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Aviation fuel price may force airlines to fly from Ghana - Businessday
Similarly, Air France last week announced that from 2017, the airline will commence three weekly flights to Accra in Ghana from Paris-Charles de Gaulle.
These flights will be operated by Airbus A330 with a capacity of 208 seats until 27 March 2017, then by Boeing 777-200 with 312 seats.
"The aviation fuel cartel causing a 100percent increase in fuel price has forced Emirates airlines to go to Accra to buy fuel. This is making Nigeria lose businesses and revenues," Nogie Meggison, president, Airline Operators of Nigeria told BusinessDay.
Meggison explained that this development will have a ripple effect on other sectors of the economy such as the hospitality sector and catering services. He explained the hotels, where the crew will be kept, the manpower, the landing and parking space fees and other charges that should be paid by the airlines to the Federal Government as charges will soon be paid to Ghanaian government, a development analysts see as a colossal loss to Nigerian economy.
He called on the Federal Government to intervene into the issue by ensuring that it revives the Warri Refinery's Jet A1 pipeline -hydrant system for the supply of aviation fuel.
For instance, about 15 million air travellers passed through Nigerian airports in 2015. The figure for 2014 was about 14million.
Consequently, the analysts say this number may reduce by over 30percent with the current price of aviation fuel which is incurred in price of tickets sold to passengers with low purchasing power.
Specifically, BusinessDay's findings show that operators in the Nigerian aviation industry may have lost at least N45 billion in revenue to aviation fuel scarcity from April to June when fuel situations worsened.
The conservative figure was arrived at based on losses incurred due to flight delays and in some cases outright cancellations that have resulted in hardships to travelers.
BusinessDay further gathered that domestic airlines generate an average of N2 billion daily from ticket sales, amounting to N180 billion in the last three months, while N500million is also lost daily to the scarcity.
The implication is that the sector may have lost 25 percent of the amount or N45 billion in 90 days.
Joseph Arumemi-Ikhide, executive chairman, Arik Air, said that with 126 flights daily, the airline needs about 500,000 litres a day to fuel its flights.
BusinessDay's checks also show that the eight domestic airlines operating in Nigeria need about 1.2million litres of aviation fuel daily, while about 21 international airlines operating in the country need approximately 1.8million litres of aviation fuel daily.
This shows that for both international and local airlines operating in Nigeria, N660million is spent daily on fuel.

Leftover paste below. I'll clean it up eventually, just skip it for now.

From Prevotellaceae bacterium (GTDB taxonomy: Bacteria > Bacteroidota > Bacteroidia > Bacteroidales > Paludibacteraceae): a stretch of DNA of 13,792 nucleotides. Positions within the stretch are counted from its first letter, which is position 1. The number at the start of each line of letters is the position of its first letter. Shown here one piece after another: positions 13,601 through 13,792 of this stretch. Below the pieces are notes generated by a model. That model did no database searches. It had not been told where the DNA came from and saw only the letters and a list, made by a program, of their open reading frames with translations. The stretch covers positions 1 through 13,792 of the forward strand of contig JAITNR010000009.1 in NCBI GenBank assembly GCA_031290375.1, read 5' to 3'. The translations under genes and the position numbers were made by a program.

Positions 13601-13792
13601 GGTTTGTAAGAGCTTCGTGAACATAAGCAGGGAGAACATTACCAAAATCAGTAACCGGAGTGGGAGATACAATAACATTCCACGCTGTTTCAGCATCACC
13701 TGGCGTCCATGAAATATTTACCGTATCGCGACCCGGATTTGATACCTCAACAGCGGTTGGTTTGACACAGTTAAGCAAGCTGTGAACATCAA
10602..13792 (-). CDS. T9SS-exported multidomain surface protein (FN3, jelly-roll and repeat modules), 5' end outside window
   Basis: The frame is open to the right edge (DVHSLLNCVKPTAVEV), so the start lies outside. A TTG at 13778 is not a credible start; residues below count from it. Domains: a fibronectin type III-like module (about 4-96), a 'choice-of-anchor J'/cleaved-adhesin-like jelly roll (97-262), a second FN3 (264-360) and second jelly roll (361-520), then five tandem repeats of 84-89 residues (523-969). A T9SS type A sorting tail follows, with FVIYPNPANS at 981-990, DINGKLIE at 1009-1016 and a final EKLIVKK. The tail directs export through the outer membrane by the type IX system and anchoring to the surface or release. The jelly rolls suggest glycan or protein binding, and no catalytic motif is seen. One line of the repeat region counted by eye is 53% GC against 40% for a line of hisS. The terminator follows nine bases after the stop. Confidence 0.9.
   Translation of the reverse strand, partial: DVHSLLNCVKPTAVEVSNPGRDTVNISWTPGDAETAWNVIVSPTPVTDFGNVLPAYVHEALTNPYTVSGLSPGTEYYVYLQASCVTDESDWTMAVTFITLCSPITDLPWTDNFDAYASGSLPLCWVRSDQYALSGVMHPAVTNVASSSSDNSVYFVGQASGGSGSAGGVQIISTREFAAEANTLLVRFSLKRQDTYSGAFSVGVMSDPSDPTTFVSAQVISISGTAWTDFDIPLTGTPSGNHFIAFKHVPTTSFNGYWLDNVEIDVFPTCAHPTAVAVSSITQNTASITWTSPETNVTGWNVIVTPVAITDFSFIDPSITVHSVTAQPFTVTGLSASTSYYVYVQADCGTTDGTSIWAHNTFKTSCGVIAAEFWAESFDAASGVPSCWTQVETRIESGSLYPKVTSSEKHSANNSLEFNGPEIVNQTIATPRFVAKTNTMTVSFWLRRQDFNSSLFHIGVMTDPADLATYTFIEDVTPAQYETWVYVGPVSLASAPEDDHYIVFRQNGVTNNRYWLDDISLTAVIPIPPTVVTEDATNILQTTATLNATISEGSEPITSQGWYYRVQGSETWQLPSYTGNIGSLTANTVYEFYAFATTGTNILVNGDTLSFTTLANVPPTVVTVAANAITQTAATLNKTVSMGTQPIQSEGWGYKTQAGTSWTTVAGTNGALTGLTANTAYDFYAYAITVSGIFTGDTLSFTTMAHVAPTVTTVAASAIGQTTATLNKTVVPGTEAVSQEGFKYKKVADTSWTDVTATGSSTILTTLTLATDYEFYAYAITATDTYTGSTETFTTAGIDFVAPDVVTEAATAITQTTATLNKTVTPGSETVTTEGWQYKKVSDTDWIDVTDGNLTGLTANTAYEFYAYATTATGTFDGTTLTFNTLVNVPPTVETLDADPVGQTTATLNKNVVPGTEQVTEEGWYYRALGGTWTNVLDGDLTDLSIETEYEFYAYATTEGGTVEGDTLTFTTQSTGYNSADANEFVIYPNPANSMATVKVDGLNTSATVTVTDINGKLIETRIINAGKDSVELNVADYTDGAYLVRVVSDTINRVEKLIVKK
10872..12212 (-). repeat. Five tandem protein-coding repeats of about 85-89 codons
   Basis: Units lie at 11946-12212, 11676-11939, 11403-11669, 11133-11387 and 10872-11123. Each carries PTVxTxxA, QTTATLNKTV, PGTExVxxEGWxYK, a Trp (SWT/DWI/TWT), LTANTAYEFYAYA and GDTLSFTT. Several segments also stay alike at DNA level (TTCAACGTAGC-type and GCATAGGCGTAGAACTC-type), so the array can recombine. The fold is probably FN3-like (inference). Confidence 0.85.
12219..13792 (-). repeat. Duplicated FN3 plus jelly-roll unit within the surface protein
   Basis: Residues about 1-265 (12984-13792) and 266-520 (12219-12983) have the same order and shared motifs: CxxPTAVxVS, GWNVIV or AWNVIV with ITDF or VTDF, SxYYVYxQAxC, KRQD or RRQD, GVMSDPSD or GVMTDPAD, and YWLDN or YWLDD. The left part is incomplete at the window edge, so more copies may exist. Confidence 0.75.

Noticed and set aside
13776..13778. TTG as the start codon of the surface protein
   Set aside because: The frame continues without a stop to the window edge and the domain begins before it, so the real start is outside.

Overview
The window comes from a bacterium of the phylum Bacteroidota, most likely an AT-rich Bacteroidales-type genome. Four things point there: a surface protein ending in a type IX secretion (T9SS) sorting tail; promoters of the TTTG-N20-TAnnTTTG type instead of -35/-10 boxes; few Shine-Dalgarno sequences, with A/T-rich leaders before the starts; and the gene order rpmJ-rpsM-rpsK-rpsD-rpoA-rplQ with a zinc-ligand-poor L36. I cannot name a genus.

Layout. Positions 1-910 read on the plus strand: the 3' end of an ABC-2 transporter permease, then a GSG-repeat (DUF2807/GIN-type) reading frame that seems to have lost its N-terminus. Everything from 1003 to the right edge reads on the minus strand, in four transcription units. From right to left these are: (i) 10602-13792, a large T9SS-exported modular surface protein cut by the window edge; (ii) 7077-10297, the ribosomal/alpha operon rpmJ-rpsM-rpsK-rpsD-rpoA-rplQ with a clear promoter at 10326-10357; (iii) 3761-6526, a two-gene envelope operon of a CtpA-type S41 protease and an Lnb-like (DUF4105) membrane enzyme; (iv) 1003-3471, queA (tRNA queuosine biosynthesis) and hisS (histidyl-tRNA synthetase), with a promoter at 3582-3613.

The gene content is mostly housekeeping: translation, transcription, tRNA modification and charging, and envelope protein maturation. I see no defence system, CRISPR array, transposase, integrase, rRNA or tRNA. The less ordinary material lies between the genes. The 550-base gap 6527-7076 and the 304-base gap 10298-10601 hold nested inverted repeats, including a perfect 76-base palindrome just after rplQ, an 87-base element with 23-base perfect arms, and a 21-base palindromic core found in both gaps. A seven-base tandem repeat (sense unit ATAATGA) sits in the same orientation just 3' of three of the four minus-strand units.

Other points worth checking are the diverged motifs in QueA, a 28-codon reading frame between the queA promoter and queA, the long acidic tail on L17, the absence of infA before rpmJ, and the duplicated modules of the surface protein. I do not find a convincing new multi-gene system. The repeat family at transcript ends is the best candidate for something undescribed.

This development is coming at a time when the government of Ghana few weeks ago reduced aviation fuel price by 20 percent in a bid to make Ghana's aviation sector attractive to investors.
Aviation fuel is central to the operations of an airline as it constitutes between 35-40 percent of an airline's cost.
According to John Mahama, president of Ghana, "We have consulted with the national petroleum authority and the national petroleum authority has agreed to adjust the cost of aviation fuel and reduce it by twenty percent.
"I am sure this will improve the volumes that the airlines take and make Ghana a prepared destination for fueling up," the president added.
John Ojikutu, secretary-general, Aviation Safety Round Table Initiative, (ART) told BusinessDay that it is expected that businesses try as much as possible to cut cost. According to Ojikutu, airlines will fly from countries where aviation fuel is cheaper if the situation with fuel price persists in Nigeria.
"Aviation fuel price is also linked to neglect in repairing the pipelines and failure to revive the Warri refinery's Jet A1 pipeline -hydrant system for supplying aviation fuel," Ojikutu said
Ojikutu mentioned that other reasons are costs of transportation, demurrage on the tankers and insufficient number of fuel dispensing trucks.
This situation has severally led to cancellations of flights and high air fares, thereby discouraging people from flying in Nigeria, he said.
BusinessDay checks also show that up till 1992, jet-A1 supply to MMA was through pipelines from Ejigbo or NNPC depot. The supply from the MMA depot to the hydrants on the apron where fuel is dispensed to aircraft, were done also through the pipelines. The method then was quality assurance in practice and cost effective.
"Unfortunately, since the pipelines got ruptured in 1992, nobody in NNPC, Nigerian Civil Aviation Authority, (NCAA), Federal Airports Authority of Nigeria, (FAAN) and even the airlines- the end users-, raised serious concern on why there had been no repairs of the pipelines in 24 years," Ojikutu added.